But we're fortunate. In fact, we're blessed that their commitment to the Army and service to our nation has endured. We are blessed that, like those who wear the uniform, they have stuck with us and we owe them a tremendous debt of gratitude for that incredible loyalty [applause].

I wish I could promise them, I wish I could promise all of you, that better days lie ahead. Sadly, truthfully, I just can't. The indiscriminate nature of sequestration has already forced significant declines in readiness, and I know you've heard about it. I've heard from commanders who tell me that Humvees and Bradleys and tanks are sitting idle because of a lack of funds for driving, and training, and fires. Soldiers aren't getting properly qualified on their M4s unless they are preparing to deploy. Soldiers who don't get to shoot? Don't get to train? It really does bring back those pictures of World War I with recruits working out with broomhandles and sticks because they didn't have the real weapons to train with.

And there's more. Just weeks ago, the G4, Lieutenant General Ray Mason, warned Congress of the growing inventory of equipment in need of repair from the ravages of war in Afghanistan: 800 vehicles, 2,000 weapons, 32 helicopters, some 10,000 pieces of communication gear, unrepaired and unavailable. Sequestration cost the Army $1.7 billion for reset just in fiscal year 2013. So what did we do? Well, we pushed most of those projects into this year, fiscal year 2014. And now, here we are, nearly a month into that fiscal year 14, and still, lacking sufficient funds and people to carry out fully this critical work. In short, we were forced to rob Peter to pay Paul; and then Paul got furloughed.

Let me put it very, very simply. This is no way to manage the greatest military the world has ever known; and it sure is no way to manage the greatest country on the face of this earth [applause].

From here, our way forward is as difficult as it is uncertain and complex. In response, we are pursuing a bifurcated planning process. We are developing two POMs, two Program Objective Memorandums, the five year budget projections we prepare every year to chart our way forward. One of those POMs is based on the President's budget, the other, on continued sequestration, which remains the law of the land at this time. Similarly, we are devising two separate and significantly different budget plans for fiscal year 15. While we continue to hope for relief, prudence requires that we plan for reality.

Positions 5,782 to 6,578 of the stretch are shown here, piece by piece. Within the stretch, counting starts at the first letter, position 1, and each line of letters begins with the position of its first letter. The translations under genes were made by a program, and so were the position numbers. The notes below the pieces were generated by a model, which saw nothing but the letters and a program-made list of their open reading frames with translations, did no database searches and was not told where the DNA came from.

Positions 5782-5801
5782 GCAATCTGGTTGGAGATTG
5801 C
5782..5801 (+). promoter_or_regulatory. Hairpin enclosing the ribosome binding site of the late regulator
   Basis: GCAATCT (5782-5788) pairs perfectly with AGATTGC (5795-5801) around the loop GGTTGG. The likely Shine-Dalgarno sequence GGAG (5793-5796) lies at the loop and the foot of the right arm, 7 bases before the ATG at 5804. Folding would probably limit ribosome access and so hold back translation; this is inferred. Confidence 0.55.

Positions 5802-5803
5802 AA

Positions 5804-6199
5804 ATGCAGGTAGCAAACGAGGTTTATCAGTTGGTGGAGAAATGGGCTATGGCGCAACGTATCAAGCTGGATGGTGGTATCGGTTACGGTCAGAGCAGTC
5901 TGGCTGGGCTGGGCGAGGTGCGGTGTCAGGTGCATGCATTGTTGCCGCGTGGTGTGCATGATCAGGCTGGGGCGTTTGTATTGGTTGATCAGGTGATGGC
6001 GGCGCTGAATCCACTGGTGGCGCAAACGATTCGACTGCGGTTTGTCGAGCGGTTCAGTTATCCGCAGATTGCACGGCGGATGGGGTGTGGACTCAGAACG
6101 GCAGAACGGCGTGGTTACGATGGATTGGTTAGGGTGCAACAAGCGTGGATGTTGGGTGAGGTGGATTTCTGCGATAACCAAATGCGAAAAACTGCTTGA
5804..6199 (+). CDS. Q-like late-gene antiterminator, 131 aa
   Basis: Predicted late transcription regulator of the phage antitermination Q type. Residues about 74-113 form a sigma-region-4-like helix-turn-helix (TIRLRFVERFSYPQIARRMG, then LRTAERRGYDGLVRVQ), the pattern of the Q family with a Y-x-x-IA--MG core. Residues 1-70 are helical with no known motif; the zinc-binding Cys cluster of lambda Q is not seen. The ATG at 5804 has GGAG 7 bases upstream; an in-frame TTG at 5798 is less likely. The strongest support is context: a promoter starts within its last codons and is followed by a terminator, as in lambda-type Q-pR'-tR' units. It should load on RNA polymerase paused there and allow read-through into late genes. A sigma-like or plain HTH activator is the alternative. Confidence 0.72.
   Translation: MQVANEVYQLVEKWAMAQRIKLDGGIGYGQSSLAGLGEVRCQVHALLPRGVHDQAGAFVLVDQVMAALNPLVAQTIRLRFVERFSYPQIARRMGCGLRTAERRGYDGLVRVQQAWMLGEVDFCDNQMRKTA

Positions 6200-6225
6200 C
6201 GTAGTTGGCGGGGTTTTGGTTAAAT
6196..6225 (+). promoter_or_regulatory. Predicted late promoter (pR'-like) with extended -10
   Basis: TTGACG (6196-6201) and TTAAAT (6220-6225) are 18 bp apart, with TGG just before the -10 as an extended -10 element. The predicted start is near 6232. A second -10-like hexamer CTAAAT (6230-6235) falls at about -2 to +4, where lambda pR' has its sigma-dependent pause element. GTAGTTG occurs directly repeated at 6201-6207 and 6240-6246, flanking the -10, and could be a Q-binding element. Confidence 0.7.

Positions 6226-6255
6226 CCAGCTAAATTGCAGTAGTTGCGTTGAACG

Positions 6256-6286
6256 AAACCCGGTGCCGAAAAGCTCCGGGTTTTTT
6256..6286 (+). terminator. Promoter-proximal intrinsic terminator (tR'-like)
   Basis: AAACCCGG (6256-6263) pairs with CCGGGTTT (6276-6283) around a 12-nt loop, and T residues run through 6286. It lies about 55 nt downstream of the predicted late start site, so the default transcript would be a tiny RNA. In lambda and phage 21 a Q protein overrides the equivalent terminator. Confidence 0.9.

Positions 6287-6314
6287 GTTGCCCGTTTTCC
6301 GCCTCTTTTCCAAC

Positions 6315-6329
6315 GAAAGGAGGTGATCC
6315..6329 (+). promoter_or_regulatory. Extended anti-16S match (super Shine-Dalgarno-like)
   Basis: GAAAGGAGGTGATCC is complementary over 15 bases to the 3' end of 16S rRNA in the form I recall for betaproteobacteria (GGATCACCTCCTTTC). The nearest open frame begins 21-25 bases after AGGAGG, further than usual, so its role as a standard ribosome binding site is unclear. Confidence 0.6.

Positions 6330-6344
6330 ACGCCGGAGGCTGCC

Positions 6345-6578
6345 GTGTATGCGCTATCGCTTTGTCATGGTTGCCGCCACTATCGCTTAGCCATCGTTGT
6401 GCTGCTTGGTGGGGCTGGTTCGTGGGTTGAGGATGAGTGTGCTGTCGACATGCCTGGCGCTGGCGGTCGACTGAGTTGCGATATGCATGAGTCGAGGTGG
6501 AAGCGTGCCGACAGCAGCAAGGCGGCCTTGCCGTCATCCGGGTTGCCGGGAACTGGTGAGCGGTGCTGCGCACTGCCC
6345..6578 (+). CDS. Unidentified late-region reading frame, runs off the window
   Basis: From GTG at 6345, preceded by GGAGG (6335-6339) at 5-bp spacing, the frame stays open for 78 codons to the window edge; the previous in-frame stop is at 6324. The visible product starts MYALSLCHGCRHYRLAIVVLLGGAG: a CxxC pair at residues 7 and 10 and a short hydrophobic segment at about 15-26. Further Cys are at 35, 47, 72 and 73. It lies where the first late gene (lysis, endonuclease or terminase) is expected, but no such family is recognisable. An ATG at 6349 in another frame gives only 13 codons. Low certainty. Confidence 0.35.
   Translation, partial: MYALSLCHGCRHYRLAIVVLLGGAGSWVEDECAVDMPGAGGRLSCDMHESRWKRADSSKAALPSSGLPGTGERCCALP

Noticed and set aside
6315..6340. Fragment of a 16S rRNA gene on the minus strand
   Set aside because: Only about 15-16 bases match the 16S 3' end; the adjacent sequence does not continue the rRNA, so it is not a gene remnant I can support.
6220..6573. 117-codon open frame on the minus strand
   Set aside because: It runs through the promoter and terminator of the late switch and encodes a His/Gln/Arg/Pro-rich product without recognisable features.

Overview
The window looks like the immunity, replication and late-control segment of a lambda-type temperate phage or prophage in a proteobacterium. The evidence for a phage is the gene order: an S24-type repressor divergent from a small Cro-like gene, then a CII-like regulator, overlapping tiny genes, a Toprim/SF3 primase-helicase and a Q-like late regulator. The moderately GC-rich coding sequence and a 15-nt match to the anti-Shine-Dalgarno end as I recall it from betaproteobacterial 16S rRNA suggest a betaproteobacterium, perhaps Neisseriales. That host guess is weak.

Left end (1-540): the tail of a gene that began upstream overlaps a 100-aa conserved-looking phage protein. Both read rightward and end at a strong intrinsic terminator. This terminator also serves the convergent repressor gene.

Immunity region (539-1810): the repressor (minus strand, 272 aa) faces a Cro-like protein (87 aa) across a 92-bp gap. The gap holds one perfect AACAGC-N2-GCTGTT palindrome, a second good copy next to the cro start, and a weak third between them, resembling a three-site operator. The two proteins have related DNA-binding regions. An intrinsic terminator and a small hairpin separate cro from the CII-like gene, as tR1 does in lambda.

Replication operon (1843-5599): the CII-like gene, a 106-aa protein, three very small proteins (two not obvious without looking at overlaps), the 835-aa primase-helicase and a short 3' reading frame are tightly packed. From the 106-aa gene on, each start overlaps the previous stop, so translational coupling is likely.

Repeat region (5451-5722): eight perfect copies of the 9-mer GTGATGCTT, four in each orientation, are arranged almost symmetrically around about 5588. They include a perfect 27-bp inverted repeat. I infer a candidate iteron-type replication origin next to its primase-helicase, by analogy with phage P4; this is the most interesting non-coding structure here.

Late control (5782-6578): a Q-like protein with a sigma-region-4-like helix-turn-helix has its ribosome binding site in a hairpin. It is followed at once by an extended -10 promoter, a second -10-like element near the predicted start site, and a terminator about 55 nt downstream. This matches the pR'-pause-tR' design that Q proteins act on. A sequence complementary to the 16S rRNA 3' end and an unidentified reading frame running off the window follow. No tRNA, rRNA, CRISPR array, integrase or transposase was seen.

And here is another dose of reality. The last time that the Army had a budget in place at the start of the fiscal year, you couldn't have read about it on your iPad. Why not? The iPad wouldn't be released for another three years. Don't get me wrong. I -- all of us -- deeply appreciate what this Congress does for our Army. And I'm glad, like I know all of you are, that the government has reopened. But for 25 of the 49 months I've been Secretary of the Army -- more than half the time I've been here -- the Army has been funded not by set budgets, but by Continuing Resolutions. In fact, there hasn't been a full year's appropriation, adopted on time for us since 2007. And Continuing Resolutions, while far better than the alternatives of shut downs and no funding, are simply not a substitute for actual appropriations. They're designed to be stopgap measures; all they do is allow the government to keep functioning, or perhaps dis-functioning, as it were.

It's important to understand that under a CR, for example, we can't move money around where it's actually needed, or do new starts in contracts. Budget dollars are largely misaligned placed against needs and priorities of previous years, leaving unfunded the priorities and needs of this year. The end result of all this is, at a minimum, things cost us more and they take longer to get.

All of this budget uncertainty has forced us to be more creative and innovative in planning for the future. And, as many of you may know, the Chief and I have established internal focus groups to develop and propose innovative approaches and solutions and efficiencies; seven different groups focused on issues ranging from headquarters organization and readiness to acquisition and installation services.

Regardless of how large or how small the Army and its budget become, I promise you -- we promise you -- we will do everything we possibly can to maintain balance, to ensure an adequate and an appropriate mix of manpower, training and equipment. Through it all, we will remain globally responsive, we will remain regionally engaged, we will provide combatant commanders with versatile and well-trained forces both for on-going and contingency operations. And we will do that even while making modifications to structure, to organization, and processes. We happen to believe that a smaller, but well-equipped and highly trained Army is better able to meet contingencies than a large force without sufficient training, without modern equipment, or without the people to use it. We will constantly endeavor to chart the wisest path; but I want to tell you, in this unreasonably constrained fiscal environment, even the wise path will be treacherous.